It seems that the classical music blogosphere has taken a hit this holiday, with vacations and overstuffing taking precedent over postings. I have been as guilty as anyone, but my excuse lies not only in a family holiday (replete with visiting nieces, aged five and seven) but a severely gashed index finger on my left hand, an injury which happened while chopping celery at a friend's house. Let this be a lesson to you all: don't be too helpful around this time of year, as it will double back and harm you in some way.
Being home makes me vastly nostalgic, and I always attempt to skew my listening accordingly. This trip I've been unable to keep away from Sir Michael Tippett's The Rose Lake, a work whose American premiere I was fortunate enough to witness more than once while a student in Boston. I sat in a box for all the performances, and had one of those early life-changers which is part and parcel of any artist's story. Each night, apart from being just completely enraptured by the work--think of a vast sea of tuned rototoms stage left and you can only imagine the little composer's eyes lighting up at the possibilities; I'd be willing to bet many a percussionist had hoped composers would not see this concert--I got to watch the frail, almost senescent Tippett, a hero of mine from way back, as he listened, not only to his own work but to Beethoven's Fourth Piano Concerto. Maybe this is romantic projection, but I sensed something in his demeanor as he listened that made me grow to love him more. His eyes lit; he leaned forward; his trembling hands crossed.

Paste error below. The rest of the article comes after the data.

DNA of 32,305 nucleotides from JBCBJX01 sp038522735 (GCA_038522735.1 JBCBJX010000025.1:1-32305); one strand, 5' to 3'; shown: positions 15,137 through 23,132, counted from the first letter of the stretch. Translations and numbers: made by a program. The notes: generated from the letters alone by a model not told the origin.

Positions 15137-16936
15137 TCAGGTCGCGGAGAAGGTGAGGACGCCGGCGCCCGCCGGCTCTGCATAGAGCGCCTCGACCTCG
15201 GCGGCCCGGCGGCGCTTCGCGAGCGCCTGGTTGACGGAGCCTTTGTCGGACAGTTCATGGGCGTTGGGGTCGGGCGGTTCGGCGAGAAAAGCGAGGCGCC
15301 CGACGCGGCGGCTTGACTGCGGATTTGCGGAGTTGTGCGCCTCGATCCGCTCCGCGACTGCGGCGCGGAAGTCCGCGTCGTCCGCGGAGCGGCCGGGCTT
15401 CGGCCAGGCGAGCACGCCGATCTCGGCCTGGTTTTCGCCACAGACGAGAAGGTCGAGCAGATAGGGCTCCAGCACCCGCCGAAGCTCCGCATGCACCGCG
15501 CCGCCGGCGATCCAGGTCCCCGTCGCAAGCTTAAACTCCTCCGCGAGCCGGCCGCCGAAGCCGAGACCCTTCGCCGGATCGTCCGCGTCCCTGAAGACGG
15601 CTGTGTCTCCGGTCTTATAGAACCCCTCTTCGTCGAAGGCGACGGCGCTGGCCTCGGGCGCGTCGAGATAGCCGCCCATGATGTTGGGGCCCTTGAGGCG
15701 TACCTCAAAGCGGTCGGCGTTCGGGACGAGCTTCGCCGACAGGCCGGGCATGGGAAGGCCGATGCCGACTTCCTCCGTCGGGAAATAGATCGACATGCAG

So driving around the weird wasteland that is Los Angeles, The Rose Lake is an odd soundtrack, especially its desultory "plop" of an anti-ending. Combined with lurid and overwhelming nostalgia, it takes on new life and new symmetries for me which I will no doubt be trying to recapture on my next sojourn here.